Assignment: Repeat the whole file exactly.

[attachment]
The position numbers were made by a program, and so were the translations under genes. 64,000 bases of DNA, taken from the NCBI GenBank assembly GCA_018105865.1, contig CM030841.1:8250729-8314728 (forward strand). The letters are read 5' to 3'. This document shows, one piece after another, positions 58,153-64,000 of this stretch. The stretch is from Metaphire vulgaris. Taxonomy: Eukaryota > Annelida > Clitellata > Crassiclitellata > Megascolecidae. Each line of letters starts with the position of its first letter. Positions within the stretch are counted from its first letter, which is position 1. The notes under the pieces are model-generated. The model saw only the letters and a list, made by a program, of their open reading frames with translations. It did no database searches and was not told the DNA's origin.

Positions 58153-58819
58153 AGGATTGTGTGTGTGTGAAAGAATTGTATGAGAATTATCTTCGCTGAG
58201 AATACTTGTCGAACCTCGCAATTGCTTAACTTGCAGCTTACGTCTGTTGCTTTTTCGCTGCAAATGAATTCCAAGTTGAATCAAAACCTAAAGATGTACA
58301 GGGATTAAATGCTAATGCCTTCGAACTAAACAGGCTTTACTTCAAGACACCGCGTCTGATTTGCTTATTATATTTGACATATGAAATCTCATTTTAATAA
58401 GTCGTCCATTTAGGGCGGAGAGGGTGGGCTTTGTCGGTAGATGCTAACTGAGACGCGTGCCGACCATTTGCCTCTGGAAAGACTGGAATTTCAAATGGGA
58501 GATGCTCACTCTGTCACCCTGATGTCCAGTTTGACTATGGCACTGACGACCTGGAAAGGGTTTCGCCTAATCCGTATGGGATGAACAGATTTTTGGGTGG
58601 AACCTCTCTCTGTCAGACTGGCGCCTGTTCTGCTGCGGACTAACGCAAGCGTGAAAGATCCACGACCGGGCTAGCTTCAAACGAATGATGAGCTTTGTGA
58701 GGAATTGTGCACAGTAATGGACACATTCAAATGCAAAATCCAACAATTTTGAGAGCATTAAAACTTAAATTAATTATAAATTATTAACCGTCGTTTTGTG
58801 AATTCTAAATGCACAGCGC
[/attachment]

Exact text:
The position numbers were made by a program, and so were the translations under genes. 64,000 bases of DNA, taken from the NCBI GenBank assembly GCA_018105865.1, contig CM030841.1:8250729-8314728 (forward strand). The letters are read 5' to 3'. This document shows, one piece after another, positions 58,153-64,000 of this stretch. The stretch is from Metaphire vulgaris. Taxonomy: Eukaryota > Annelida > Clitellata > Crassiclitellata > Megascolecidae. Each line of letters starts with the position of its first letter. Positions within the stretch are counted from its first letter, which is position 1. The notes under the pieces are model-generated. The model saw only the letters and a list, made by a program, of their open reading frames with translations. It did no database searches and was not told the DNA's origin.

Positions 58153-58819
58153 AGGATTGTGTGTGTGTGAAAGAATTGTATGAGAATTATCTTCGCTGAG
58201 AATACTTGTCGAACCTCGCAATTGCTTAACTTGCAGCTTACGTCTGTTGCTTTTTCGCTGCAAATGAATTCCAAGTTGAATCAAAACCTAAAGATGTACA
58301 GGGATTAAATGCTAATGCCTTCGAACTAAACAGGCTTTACTTCAAGACACCGCGTCTGATTTGCTTATTATATTTGACATATGAAATCTCATTTTAATAA
58401 GTCGTCCATTTAGGGCGGAGAGGGTGGGCTTTGTCGGTAGATGCTAACTGAGACGCGTGCCGACCATTTGCCTCTGGAAAGACTGGAATTTCAAATGGGA
58501 GATGCTCACTCTGTCACCCTGATGTCCAGTTTGACTATGGCACTGACGACCTGGAAAGGGTTTCGCCTAATCCGTATGGGATGAACAGATTTTTGGGTGG
58601 AACCTCTCTCTGTCAGACTGGCGCCTGTTCTGCTGCGGACTAACGCAAGCGTGAAAGATCCACGACCGGGCTAGCTTCAAACGAATGATGAGCTTTGTGA
58701 GGAATTGTGCACAGTAATGGACACATTCAAATGCAAAATCCAACAATTTTGAGAGCATTAAAACTTAAATTAATTATAAATTATTAACCGTCGTTTTGTG
58801 AATTCTAAATGCACAGCGC